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Mark Greif & Sheila Heti on AGAINST EVERYTHING

  • The Ossington 61 Ossington Avenue Toronto, ON, M6J 2Y9 Canada (map)

Flying Books and Pantheon are pleased to invite you to celebrate Mark Greif and his acclaimed new book of essays, Against Everything.

Sheila Heti will join Mark for a fun, onstage conversation.

Mark Greif is a co-founder of the high-profile little magazine n+1, where a number of the essays in Against Everything first appeared. Writing on topics ranging from the tyranny of exercise to the tyranny of nutrition and food snobbery, the sexualization of childhood, the philosophical meaning of pop music, the rise and fall of the hipster, the impact of the Occupy movement, and the crisis of policing, Greif's formidable brain performs an MRI on our vexed times.

Sheila Heti is the author of seven books of fiction and nonfiction, including the acclaimed novels How Should a Person Be? and Ticknor, and the short-story collection The Middle Stories.

Wednesday, October 26, 7 PM
The Ossington
61 Ossington Ave., Toronto

“Greif turns the quotidian world over like a miniature globe in his hand.… I would read anything he writes, anywhere.”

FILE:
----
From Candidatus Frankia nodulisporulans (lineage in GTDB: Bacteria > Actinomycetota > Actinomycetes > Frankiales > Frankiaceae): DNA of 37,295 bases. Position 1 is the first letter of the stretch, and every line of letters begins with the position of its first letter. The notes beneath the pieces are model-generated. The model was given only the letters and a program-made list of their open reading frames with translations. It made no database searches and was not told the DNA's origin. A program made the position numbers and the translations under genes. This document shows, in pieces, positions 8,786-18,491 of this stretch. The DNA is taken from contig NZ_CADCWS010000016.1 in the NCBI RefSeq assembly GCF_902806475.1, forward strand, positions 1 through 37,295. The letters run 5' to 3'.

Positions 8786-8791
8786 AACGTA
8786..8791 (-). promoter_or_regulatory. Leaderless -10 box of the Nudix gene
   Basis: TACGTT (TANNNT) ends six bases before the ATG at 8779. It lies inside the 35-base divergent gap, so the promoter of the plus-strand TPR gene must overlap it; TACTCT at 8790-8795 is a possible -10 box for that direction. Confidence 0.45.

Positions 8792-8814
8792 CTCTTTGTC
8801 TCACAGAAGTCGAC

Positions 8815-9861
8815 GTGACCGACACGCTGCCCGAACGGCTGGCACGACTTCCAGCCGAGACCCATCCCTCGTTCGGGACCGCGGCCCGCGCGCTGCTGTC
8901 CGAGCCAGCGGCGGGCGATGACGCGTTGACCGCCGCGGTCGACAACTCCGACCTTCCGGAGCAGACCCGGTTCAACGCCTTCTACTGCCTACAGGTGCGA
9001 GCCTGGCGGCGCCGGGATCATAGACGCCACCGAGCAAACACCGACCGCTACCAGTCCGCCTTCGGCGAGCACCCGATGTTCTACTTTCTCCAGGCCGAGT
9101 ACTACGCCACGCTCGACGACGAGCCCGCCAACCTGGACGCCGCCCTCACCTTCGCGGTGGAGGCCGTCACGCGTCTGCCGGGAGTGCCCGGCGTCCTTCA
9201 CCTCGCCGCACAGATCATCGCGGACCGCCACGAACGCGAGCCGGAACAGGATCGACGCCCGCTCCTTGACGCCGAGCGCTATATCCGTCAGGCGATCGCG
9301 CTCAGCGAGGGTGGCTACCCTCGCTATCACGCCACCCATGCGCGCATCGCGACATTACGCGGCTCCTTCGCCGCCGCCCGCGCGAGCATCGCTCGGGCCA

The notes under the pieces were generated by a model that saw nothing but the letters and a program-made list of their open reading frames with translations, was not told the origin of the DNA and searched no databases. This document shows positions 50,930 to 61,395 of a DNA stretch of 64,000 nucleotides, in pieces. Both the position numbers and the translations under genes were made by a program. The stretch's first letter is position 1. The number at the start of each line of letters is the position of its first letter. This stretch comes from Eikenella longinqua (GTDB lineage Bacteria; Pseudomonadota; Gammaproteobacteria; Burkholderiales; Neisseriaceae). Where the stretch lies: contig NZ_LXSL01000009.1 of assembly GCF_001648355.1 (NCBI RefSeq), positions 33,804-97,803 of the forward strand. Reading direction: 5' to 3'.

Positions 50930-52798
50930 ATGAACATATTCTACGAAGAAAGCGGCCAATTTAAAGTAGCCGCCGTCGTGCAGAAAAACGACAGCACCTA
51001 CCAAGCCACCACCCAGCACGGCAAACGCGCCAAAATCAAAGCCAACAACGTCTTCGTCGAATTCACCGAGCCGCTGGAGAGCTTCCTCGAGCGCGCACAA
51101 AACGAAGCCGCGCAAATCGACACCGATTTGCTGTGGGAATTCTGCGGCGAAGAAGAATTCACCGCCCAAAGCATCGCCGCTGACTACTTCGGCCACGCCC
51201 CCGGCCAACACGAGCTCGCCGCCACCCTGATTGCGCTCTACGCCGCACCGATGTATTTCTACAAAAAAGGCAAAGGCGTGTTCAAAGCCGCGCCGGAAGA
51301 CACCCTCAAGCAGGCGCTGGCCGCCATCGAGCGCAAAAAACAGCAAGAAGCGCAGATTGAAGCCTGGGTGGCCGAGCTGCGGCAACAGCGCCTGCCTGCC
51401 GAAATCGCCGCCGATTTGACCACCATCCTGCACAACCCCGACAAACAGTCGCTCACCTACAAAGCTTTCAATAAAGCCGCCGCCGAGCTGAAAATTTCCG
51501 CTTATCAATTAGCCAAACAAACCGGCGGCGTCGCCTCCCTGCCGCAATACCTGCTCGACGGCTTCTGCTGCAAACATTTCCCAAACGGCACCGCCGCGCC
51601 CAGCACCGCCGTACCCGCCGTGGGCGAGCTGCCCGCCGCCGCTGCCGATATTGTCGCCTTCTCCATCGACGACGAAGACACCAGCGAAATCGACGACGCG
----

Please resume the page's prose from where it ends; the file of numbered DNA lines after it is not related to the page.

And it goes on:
– Daphne Merkin, New York Times Book Review
“Greif’s point is not to tell you how to live, but to encourage you to really think about how you're living.”
– Lauren Oyler, VICE

“Mark Greif writes a contrarian, skeptical prose that is at the same time never cynical: it opens out on to beauty and the possibility of change.”
– Zadie Smith

“Anyone who hasn't discovered Mark Greif's unforgettable essays yet in the pages of n+1 – the country's most powerful literary mag, which he cofounded – will thank me for demanding you rush out to buy his grasp-you-by-the-throat collection Against Everything ... A must-read collection by one of our preeminent thinkers.”
– Mary Karr

“I love Mark Greif. No living essayist effects the destruction of everything other people hold dear with a lighter or more elegant touch. An unmitigated delight.”
– Elif Batuman

“Mark Greif’s book proposes the impossible thing, a phenomenology of the present – at a moment in which the present is slipping by so fast that anything we dare call that is already signed, sealed and delivered to the past.”
– Fredric Jameson

Earlier Event: April 13
At the Existentialist Café